The soulful dark pop star plays by her own rules. Dua Lipa is only 22-years-old but you would never guess it from a conversation. Her voice is raspy and mature, and she exudes a certain confidence and wisdom in her words that far surpasses her age.

dua lipa

Not only does the British singer of Albanian descent know what she wants as an artist, but she’s not afraid to vocalize it and do things her way. With her catchy songs, unique style, and strong vocals, Dua’s on the fast climb to becoming the defining pop voice of this generation.


Dua first started exploring her passion for music in her London hometown via YouTube video covers at 15-years-old. But in just a few short years that passion transformed into commercial success. Today Dua Lipa is the most streamed female artist, with her single  “New Rules” being streamed over 1 billion times. The single has also scored her a spot on Billboard’s top ten chart. Her self-titled album landed her the lead at the Brit Award’s with five nominations, surpassing Ed Sheeran. At the award show, she nabbed the British Female Solo Artist title and was voted British Breakthrough artist. She’s also performed on SNL, Ellen, and Jimmy Kimmel, and did I mention that this was all at the beginning of 2018? There’s no denying that Dua is one to watch this year and for many years to come. She has the perfect recipe for success: immense talent, a captivating presence and a strong work ethic that has seen her touring since 2016.

Despite the accolades that Dua has achieved, her humility and authenticity keep her from getting too caught up in it. For Dua, success means constantly growing, creating and becoming better and she’s showing no signs of slowing down. Dua is currently working on her second album, which she describes as soulful, and we can’t wait to see what she comes up with next.

HOLR: When did you first become interested in a career in music? 

Dua Lipa: I was surrounded by music from a very young age so it was always something that interested me. My father was a musician and music was always played around the house so it just always kind of had a big impact on me.

H: What were some of your musical influences when you were growing up? 

DL: From pop artists like Nelly Furtado, Pink and Destiny’s Child to British Rock and all the different artists that my family listened to. It was really whatever was being played at home.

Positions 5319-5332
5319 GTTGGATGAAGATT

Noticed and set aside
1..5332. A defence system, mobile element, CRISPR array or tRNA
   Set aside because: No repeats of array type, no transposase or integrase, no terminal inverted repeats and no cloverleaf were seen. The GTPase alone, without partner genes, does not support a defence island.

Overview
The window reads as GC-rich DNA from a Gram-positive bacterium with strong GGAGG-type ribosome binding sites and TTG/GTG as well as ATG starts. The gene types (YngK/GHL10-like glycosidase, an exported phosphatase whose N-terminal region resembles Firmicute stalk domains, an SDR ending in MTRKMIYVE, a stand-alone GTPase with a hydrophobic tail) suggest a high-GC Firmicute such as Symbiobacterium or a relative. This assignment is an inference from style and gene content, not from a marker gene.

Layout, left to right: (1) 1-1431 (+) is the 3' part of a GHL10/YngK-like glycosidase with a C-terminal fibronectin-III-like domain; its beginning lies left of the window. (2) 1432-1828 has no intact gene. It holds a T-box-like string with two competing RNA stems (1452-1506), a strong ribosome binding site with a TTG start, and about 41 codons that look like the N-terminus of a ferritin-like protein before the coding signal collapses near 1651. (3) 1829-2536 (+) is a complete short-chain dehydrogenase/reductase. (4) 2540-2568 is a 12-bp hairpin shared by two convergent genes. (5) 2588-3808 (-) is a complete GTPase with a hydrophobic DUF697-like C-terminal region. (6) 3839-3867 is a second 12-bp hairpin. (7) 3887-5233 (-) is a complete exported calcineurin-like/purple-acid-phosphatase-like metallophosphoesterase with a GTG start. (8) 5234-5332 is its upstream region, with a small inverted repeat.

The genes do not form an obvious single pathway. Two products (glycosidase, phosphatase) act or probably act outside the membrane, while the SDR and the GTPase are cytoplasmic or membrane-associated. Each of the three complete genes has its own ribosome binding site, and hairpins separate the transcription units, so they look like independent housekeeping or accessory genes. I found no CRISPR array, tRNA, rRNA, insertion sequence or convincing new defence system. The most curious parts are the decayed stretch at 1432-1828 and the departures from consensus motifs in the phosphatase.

H: You’ve described your style as dark pop. Why? 

DL: Well, I was calling it dark pop for quite a while because I felt like all the songs were very pop but the music behind it was a little bit darker. And I wanted it to be something that would make you dance, but at the same time make you cry. So that was kind of the basis for it. I guess as time went on, I kind of thought that what I do is pop music but it’s diverse, and touches on lots of different genres, so it’s kind of hard for me to just put it in one bracket. 

H: You’ve mentioned that you grew up listening to a lot of strong female pop artists. How do you hope to use your voice to empower girls and women? 

DL: I would like to be a role model and set a good example. I think the best thing in order for us to move forward is for girls to stick together and to fight for equality and support one another. We need to work together to fight for the future. And if I can make music that kind of aids this movement or even make a soundtrack that resonates with this period of change then I’m going to try and do my part.

H: How is the industry changing right now for female singers? 

DL: I think there are lots of female artists that are coming up on the scene. I don’t know if it’s so much of a change or if there are just a lot more women breaking through. Everyone is so brilliant and so talented that it’s the time for everybody to come out and be heard. A lot of female pop artists are coming out and working on their new projects and I guess it has given me a bit of leeway to break through as a new artist and as a female artist. So I don’t think it’s changing, I think there are just more of us. 

H: How do you stay true to yourself in an industry like this? 

DL: I think I’ve always been quite certain in the kind of music I want to make, what I want to wear, what my videos are going to look like. For me to stay true to myself, I just have to do the things that make me proud — things that I know will make me happy — and I feel like that’s the most important thing. I just know that the second that I do something that I don’t necessarily want to, it will definitely be something that I would regret. 

H: When did you first start writing songs?

DL: I think I wrote my first song when I was about five. I wrote it with my dad at home as a joke because it was a song I wrote for my mum. I would go around the house and I’d be like, “when I grow up, can I have your dress?” “and when I grow up can I have your shoes?” That was kind of my first little try at it and my dad still sings it to me as a joke. I only really started to take music seriously at the age of 15. When I was like “okay this is what I actually want to do.” And I started getting myself into sessions and I think it was at that time that I properly sat down and wrote songs at around 15 or 16-years-old. 

H: What’s the writing process like for you?